For quick, easy, and budget-friendly meals, you can't beat stir frying. We'll teach you the simple techniques that go into making restaurant-worthy stir-fry dishes.

By Allrecipes Editors
Updated August 07, 2020

Learning how to make a super easy stir-fry is a skill that will get you through some of your biggest challenges in the kitchen. We'll share the basics behind delicious (and fast) stir-fry dinners.

Unexpected company?

Make a stir-fry.

Nothing in your fridge but random meat and produce?

Make a stir-fry.

Need an inexpensive dinner to feed a family?

Make a stir-fry.

Only have 60 minutes to make dinner, eat it, and get the kids to soccer practice?

Make a stir-fry.

Stir frying is quick, easy, and extremely versatile. Once you know the basics behind putting together a great stir-fry, you can easily introduce new ingredients, make a variety of sauces, or try traditional stir-fry recipes like Kung Pao Chicken or Beef with Broccoli.

How to Make Stir Fry

A great stir-fry typically consists of three important components: protein, vegetables, and sauce. For a basic stir-fry, start with 1 pound of protein and 2 pounds of vegetables, and a basic stir-fry sauce (recipe below). Optionally, you can add in aromatics or herbs to change the flavor profile of your dish.


  • 1 lb. chicken, beef, or pork cut into bite sized pieces
  • 2 lbs. vegetables, cut into bite sized pieces
  • 1 tbsp aromatics, such as garlic, ginger, or shallots (optional)
  • 2 tbsp chopped fresh herbs, such as basil or cilantro (optional)
  • Basic Stir Fry Sauce (see below)
Photo by Allrecipes


1. Set a large wok or frying pan over medium-high heat and allow it to get screaming hot. Swirl in 2 Tablespoons of oil (1 Tablespoon if using a non-stick pan).

2. Add your meat and cook until browned on each side (and cooked through if using chicken or pork). Remove the browned meat from the pan and set aside on a plate.

Photo by Allrecipes

3. Transfer the densest vegetables (i.e., those that take the longest to cook, such as carrots, broccoli, cauliflower, green beans, or bell peppers) into the pan and cook for 1 minute.

Photo by Allrecipes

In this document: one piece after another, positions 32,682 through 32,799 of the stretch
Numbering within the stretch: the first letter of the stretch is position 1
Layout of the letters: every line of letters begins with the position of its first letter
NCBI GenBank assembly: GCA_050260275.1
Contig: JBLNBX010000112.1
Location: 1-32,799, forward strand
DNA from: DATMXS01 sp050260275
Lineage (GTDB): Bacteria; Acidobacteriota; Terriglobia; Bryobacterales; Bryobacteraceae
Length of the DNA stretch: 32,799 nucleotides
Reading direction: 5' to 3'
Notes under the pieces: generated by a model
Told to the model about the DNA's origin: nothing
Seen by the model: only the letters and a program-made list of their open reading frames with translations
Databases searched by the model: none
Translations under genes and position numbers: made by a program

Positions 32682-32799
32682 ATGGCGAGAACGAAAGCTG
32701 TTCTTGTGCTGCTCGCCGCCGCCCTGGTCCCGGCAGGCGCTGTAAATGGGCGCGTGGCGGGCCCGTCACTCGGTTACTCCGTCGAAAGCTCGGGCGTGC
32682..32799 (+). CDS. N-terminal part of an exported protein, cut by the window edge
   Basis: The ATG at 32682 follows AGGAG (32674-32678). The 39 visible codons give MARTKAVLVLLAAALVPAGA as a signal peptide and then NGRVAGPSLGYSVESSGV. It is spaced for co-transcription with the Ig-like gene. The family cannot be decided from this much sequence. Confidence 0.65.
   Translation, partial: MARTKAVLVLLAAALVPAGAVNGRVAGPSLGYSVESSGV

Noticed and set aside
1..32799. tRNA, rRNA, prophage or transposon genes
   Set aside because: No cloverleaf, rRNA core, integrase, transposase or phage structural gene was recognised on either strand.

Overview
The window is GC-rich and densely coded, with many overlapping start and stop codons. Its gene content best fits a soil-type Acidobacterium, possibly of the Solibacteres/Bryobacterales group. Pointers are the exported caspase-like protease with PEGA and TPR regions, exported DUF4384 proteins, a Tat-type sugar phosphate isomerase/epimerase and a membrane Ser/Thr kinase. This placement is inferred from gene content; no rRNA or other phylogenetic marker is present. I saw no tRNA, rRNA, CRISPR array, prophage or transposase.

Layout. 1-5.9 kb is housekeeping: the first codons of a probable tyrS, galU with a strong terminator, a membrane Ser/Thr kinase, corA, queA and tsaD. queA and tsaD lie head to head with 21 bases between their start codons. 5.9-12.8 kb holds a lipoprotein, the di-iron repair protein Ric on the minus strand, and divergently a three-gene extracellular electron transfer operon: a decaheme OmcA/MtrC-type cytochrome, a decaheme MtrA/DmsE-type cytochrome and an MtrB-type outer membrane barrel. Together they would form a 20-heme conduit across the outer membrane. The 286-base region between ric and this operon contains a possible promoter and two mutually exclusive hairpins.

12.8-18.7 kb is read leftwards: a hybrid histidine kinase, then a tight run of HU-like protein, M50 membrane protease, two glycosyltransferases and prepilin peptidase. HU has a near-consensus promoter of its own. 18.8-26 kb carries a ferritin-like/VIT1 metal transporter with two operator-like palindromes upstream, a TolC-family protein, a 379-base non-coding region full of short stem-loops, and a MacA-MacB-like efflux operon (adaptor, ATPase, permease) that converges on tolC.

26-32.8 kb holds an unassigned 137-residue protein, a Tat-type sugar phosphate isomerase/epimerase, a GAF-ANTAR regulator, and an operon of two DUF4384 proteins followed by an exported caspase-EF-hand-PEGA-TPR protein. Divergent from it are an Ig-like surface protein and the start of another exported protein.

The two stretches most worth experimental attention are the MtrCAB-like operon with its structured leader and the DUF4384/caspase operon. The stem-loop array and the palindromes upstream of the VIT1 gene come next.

4. Add in any quick cooking vegetables (snap peas, onions, celery, baby corn, snow peas, mushrooms, zucchini, or bok choy) and cook for another minute.

Photo by Allrecipes

5. Add in any aromatics, if using. Cook for 30 seconds, moving them around the pan constantly to avoid burning.

Photo by Allrecipes

6. Return the meat to the pan and pour in the sauce. Toss well to coat all of the meat and vegetables. Let cook for one minute until bubbling.

Photo by Allrecipes

7. Turn the heat off and stir in any fresh herbs, if using.

8. Serve hot with a side of cooked rice or noodles.

How to Make Stir-Fry Sauce


  • 1 cup broth
  • 2 tbsp soy sauce
  • 1 tbsp sugar
  • 1 tbsp rice wine vinegar

Whisk ingredients together in a medium-bowl.

Pro tip: To make a thick glaze (like for Sweet and Sour Chicken), whisk in 1 teaspoon corn starch and let sit for ten minutes before adding to the stir-fry.

Photo by Allrecipes

Stir Frying Dos and Don'ts


  • Prepare all of your ingredients before you begin to cook. Stir-fries cook very quickly so you will not have time to do any dicing or slicing once you have food in the pan.
  • Cut all of your ingredients into similarly-sized pieces to promote even cooking.
  • Cook items in batches as necessary to avoid crowding the pan.
  • Prepare your rice or noodles before you start your stir-fry.
  • Stir, then fry. Then stir. Then fry. If you keep stirring the entire time, your meat and vegetables will never brown!
  • Add garlic. Trust me, it should be added to every stir-fry, ever.


  • Add food to a cold pan. Any time you add ingredients to the pan it should make a satisfying sizzling sound.
  • Allow any excess liquid to form in the pan. If you add too many ingredients, the liquid won't evaporate quickly so it will pool in your pan. If this happens, use a spoon to remove the liquid.
  • Use an oil with a low smoke point, such as olive oil. Canola and peanut oils are your best bet.
  • Cook the vegetables past the point of tender-crisp. They will lose their crunch and color.

Related Content: